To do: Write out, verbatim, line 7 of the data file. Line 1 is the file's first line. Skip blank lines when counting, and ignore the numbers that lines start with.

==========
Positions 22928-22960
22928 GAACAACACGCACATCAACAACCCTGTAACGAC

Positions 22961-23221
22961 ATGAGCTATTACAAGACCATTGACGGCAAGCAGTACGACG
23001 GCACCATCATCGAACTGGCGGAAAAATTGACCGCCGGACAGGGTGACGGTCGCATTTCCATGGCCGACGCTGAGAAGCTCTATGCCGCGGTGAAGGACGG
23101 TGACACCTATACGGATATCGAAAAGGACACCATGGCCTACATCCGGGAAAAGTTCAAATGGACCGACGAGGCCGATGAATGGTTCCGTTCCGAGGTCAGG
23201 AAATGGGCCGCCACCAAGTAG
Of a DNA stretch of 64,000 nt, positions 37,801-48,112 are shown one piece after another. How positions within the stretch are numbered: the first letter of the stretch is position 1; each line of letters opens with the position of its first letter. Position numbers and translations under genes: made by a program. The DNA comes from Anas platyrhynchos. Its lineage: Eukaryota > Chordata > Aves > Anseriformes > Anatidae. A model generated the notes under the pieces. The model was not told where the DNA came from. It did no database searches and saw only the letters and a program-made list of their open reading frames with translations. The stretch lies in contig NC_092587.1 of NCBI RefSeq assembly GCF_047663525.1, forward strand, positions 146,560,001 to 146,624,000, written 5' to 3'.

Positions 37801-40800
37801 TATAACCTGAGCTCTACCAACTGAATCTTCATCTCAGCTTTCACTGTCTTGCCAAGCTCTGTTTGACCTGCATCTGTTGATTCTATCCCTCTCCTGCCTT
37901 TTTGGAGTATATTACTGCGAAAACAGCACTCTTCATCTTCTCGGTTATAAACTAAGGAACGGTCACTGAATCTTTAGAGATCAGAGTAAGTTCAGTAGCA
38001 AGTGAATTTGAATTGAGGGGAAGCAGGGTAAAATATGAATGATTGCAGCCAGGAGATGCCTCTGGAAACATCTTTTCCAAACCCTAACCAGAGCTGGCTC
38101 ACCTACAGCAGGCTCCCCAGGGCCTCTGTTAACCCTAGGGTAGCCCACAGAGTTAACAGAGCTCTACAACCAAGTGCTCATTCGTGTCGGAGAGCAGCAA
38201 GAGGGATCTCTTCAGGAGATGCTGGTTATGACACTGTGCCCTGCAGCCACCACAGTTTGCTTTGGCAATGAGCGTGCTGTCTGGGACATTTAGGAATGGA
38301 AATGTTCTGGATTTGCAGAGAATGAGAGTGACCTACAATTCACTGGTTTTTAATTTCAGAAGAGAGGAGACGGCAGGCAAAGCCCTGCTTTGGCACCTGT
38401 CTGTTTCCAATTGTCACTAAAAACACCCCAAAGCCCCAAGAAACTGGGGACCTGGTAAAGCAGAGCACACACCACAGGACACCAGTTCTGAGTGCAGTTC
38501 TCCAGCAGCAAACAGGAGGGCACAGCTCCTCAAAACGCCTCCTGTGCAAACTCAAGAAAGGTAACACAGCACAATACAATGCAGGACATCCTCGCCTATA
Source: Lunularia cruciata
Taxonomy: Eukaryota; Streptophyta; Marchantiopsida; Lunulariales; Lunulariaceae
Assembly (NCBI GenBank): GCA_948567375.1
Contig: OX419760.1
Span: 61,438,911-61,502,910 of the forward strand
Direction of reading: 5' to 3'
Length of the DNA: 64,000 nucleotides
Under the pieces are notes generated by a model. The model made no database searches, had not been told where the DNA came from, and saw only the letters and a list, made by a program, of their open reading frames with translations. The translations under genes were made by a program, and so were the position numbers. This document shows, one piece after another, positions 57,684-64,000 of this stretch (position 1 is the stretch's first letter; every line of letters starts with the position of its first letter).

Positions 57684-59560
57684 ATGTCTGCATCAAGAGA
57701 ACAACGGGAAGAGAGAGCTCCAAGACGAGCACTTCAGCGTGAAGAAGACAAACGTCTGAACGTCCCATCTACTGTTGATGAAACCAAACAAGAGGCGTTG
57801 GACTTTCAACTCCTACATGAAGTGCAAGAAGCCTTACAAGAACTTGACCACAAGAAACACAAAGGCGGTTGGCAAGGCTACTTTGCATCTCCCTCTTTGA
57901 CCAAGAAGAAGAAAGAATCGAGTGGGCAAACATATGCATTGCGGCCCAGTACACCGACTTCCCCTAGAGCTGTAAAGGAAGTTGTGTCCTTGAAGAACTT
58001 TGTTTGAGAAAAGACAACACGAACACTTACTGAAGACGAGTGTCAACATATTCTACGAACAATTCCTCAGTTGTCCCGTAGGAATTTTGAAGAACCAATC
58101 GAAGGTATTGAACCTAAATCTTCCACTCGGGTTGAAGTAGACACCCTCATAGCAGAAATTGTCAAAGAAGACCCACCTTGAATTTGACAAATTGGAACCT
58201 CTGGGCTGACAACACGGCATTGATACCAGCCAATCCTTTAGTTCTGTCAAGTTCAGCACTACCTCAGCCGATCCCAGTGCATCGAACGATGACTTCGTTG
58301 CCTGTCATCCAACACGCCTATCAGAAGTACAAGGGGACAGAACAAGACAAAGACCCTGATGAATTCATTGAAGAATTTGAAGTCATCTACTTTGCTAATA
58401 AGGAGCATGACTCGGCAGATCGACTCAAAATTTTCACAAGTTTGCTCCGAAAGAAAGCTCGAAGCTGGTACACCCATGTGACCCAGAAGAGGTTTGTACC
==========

23201 AAATGGGCCGCCACCAAGTAG